110 Table 4 8. Standardized canonical coefficients for the three canonical variables, LOCO1, LOCO2 and LOCO3 that describe the association between Loco Health Variables and l oco groupings. Note: phoronids = PPHOR shell boring bivalves = PBIVAV, polychaetes = PPOLYC, barnacles = P BARN shell height = SHELLHT, loco meat weight = WGHMT, shell length = SHELLGT and percent lipid in loco meat = PLIP. Loco Variables Loco1 Eutroph ication Loco2 Loco3 WGHMT 0.253 0.452 0.173 SHELLGT 0.188 0.424 0.212 SHELLHT 0.069 0.478 0.066 P BARN 0.438 0.130 0.950 P POLYC 0.193 0.234 0.073 PPHOR 0.675 0.030 0.770 P BIVAV 0.240 0.680 0.236 P LIP 0.032 0.041 0.076 Table 4 9. Standar dized c anonical coefficients for the three canonical variables, LCLIC1, LCLUC2, and LCLUC3 that describe the importance of each landscape change variable on the canonical variable. Note land cover change is from 1985 to 2001 and PAG_CH = percent change in agriculture, PCL_CH = percent cleared land change, PURB_CH = percent urban land class change, PMAT_CH = percent mattoral change, PL_CH = area (km2) plantation change, and PPL_CH = percent plantation change LCLUC Variables LCLUC1 Plantation LCLUC2 LCLUC3 PAG_CH 0.187 0.218 0.832 PCL_CH 0.245 0.401 0.624 PURB_CH 0.028 0.303 0.474 PMAT_CH 0.036 0.582 0.627 PL_CH 0.294 0.565 1.264 PPL_CH 0.702 0.595 0.437 CHL A 0.399 0.393 1.316
111 Table 4 10. Pearsons Correlation among loco health condition vari ables where WGHMT = weight of loco meat (g), WGHV = weight of loco viscera (g), WG SH = shell weight (g), SHE LGT = shell length (cm), S HELHGT = shell height (cm), SHE LWDT = shell width (cm) FATIND = fat index (WGHMT/SHE LGT), PLIP = percent lipid (per xx g) in loco meat, PPOLYC = percent polychaete cover on shell, PPHOR = percent phoronid cover on shell, PBIVAV = percent bivalve cover on shell; PBARN = percent barnacle cover on shell; MALE = sex, male coded as 1. Note: ** is highly significant where p<0.01 a nd is significant where p<0.05. WGHMT W GHV W G HSH SHE LGT SHELHGT SHEL W D T FATIND PLIP PPOLYC PPHOR PBIVAV PBARN MALE WGHMT 1.00 0.78 ** 0.31 0.35 0.13 0.37 0.98 ** 0.15 0.10 0.23 0.39 0.22 0.34 W GHV 0.78 ** 1.00 0.09 0.08 0.10 0.01 0.80 ** 0.16 0.05 0.03 0.44 ** 0.11 0.26 W G SH 0.31 0.09 1.00 0.51 ** 0.50 ** 0.49 ** 0.23 0.17 0.54 ** 0.42 ** 0.13 0.71 ** 0.05 SHE LGT 0.35 0.08 0.51 ** 1.00 0.36 0.80 ** 0.17 0.03 0.14 0.31 0.43 ** 0.06 0.08 SHELHGT 0.13 0.10 0.50 0.36 1.00 0.16 0.07 0.03 0.35 0. 26 0.12 0.18 0.01 SHE LW D T 0.37 0.01 0.49 ** 0.80 ** 0.16 1.00 0.22 0.03 0.16 0.44 ** 0.28 0.27 0.17 FATIND 0.98 ** 0.80 ** 0.23 0.17 0.07 0.22 1.00 0.18 0.08 0.18 0.49 ** 0.22 0.37 PLIP 0.15 0.16 0.17 0.03 0.03 0.03 0.18 1.00 0.04 0.13 0.27 0.44 ** 0.07 PPOLYC 0.10 0.05 0.54 ** 0.14 0.35 0.16 0.08 0.04 1.00 0.46 ** 0.07 0.30 0.24 PPHOR 0.23 0.03 0.42 ** 0.31 0.26 0.44 ** 0.18 0.13 0.46 ** 1.00 0.19 0.40 ** 0.13 PBIVAV 0.39 0.44 ** 0.13 0.43 ** 0.12 0.28 0.49 ** 0.27 0.07 0.19 1.00 0.28 0.18 PBARN 0.22 0.11 0.71 ** 0.06 0.18 0.27 0.22 0.44 ** 0.30 0.40 ** 0.28 1.00 0.11 MALE 0.34 0.26 0.05 0.08 0.01 0.17 0.37 0.07 0.24 0.13 0.18 0.11 1.00 N 41 41 41 41 41 41 41 41 41 41 41 41 41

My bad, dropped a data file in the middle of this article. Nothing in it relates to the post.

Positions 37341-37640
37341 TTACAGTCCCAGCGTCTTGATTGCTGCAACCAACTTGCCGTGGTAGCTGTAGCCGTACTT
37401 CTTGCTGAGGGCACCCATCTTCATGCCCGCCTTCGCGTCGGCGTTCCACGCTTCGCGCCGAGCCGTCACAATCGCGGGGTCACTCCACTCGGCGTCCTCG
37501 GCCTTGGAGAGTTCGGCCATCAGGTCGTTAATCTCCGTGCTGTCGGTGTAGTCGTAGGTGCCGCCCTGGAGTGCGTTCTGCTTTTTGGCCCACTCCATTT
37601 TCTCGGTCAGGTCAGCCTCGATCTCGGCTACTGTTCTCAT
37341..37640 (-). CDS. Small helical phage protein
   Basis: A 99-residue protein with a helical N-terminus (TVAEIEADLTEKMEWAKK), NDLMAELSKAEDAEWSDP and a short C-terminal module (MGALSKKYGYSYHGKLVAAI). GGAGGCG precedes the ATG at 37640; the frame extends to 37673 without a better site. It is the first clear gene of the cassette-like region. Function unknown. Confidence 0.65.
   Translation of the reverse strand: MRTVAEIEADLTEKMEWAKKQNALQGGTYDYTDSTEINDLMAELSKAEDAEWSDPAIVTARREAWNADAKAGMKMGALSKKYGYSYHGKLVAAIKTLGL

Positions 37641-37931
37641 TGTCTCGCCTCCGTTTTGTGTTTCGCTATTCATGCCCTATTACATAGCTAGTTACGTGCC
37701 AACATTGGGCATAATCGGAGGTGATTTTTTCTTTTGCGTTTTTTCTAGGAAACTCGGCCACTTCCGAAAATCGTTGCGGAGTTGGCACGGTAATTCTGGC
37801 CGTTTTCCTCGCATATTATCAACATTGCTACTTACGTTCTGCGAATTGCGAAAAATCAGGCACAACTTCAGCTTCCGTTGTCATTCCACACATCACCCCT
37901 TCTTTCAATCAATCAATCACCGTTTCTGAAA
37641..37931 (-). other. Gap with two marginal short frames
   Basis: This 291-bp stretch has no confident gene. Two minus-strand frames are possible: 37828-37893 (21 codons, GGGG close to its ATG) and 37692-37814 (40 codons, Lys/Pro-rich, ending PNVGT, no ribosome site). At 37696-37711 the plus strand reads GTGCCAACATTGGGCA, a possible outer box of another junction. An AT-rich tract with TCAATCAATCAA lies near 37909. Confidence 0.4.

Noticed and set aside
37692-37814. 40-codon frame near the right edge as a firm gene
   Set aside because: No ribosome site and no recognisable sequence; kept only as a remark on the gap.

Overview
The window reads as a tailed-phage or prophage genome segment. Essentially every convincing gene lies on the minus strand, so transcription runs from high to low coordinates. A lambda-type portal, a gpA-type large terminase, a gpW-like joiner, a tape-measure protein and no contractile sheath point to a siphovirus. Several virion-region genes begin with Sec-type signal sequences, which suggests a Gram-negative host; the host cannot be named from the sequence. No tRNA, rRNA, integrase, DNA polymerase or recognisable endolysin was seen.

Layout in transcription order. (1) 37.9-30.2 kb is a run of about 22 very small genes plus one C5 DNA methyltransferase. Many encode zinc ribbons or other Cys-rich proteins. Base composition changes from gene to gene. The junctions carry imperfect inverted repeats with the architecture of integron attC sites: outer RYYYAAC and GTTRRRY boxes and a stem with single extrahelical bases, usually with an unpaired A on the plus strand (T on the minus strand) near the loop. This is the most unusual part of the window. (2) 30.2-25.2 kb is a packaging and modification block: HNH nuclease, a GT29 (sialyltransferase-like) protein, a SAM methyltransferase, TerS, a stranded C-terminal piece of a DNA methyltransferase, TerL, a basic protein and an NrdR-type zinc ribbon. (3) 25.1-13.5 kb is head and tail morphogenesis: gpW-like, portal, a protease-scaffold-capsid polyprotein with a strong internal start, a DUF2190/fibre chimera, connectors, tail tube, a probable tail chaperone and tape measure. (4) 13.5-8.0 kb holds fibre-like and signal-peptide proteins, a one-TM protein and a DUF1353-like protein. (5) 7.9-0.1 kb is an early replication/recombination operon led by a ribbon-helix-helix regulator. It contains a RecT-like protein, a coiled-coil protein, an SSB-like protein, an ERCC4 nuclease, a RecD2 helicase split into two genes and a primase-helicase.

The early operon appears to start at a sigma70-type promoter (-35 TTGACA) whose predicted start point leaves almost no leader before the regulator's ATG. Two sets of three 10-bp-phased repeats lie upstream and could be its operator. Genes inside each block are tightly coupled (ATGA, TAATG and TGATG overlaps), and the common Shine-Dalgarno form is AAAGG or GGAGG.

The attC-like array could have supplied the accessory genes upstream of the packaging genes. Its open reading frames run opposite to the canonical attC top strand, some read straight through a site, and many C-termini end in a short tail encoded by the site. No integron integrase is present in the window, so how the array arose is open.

112 Figure 4 1. Management sites where l oco shellfish were sampled. Where AMG = Amargos, AMOA = Amortajado A, BMANA= Bahia Mansa A, BMANB = Bahia Mansa B, BONIA = Bonifacio A, BONIB = Bonifacio B, NPCHOC = Norte Punta Chochoi, BSP = Bahia San Pedro, CHAIA = Chaihuin A, CHAN = Chan Chan, CHOL = C holhuaco, CHUA = Chaihuaco, CULL = Cullinco, ESTAQ = Estaquilla, ESTAQB = Estaquilla B, FARE = Farellones, GUAR = Guar Guar, NIEB = Niebla, HUAPA = Huape A, HUAPB = Huape B, HUIR = Huiro, ISMAN = Isla Mancera, ISRE = Isla del Rey, CAP = Capitanes, LMOLA = Los Molinos A, LMOLB = Los Molinos B, MANQA = Manquemapu A, MANQB = Manquemapu B, MAQ = Maquillahue, MEHUB = Mehuin B, MISSI = Mississippi, MPUC = Manzana Pucatriuhue, PLBAN = Piedra Blanca, PCHOC = Punta Chocoi, PCOL = Punta Colun, PNUM = Punta Numpulli, POR = Punta Ortiga/Puga, PQUI = Punta Quillahue, PQUIB = Punta Quillahue B, PUP = Pupelde, ROCOB = Roco Solataria B, ROSO = Roco Solataria
113 A B C D
114 E F Figure 4 2. Average percent A) phoronid, B) polychaete, C) barnacle, and D) bivalve cove r of on loco shells as well as E) lipid content and F) weight of loco meat in each management area and the percent forest plantation cover in 2001. (Averages obtained from a sample of 30 locos per management area).
115 A B C D Figure 4 3. Loco shel ls showing A) phoronid, B) polychaete, C) bivalve and D) barnacles. A,B, and C are the ventral side of the loco shell. D is the dorsal side. Phoronids leave light brown marks on shell A. The dark black lines in B are polychaetes. The circular marks on shel l C reflect the damage from the bivalves..
116 Figure 4 4. Cluster analysis of loco shellfish in each management area based on health characteristics (percent phoronid, polychaete, and bivalve cover on loco shells, as well as weight and lipid content of meat and shell length) Distinct levels of gray signify distinct clusters.
117 2 1 0 -1 LAND1 2 1 0 -1 LOCO1 ROSO ROCOB PUP PQUIB PQUI POR PNUM PCOL PCHOC PBLAN MPUC MISSI MEHUB MAQ MANQB MANQA LMOLB LMOLA CAP ISRE ISMAN HUIR HUAPB HUAPA NIEB GUAR FARE ESTAQB ESTAQ CULL CHUA CHOL CHAN CHAIA BSP NPCHOC BONIB BONIA BMANB BMANA AMOA AMG R Sq Linear = 0.881 Figure 4 5. Scatterplot of LOCO1 and LAND1 from the canonical correlation analysis (R2 =0.881; p=0.000). Abbreviations as in Fig. 4 1)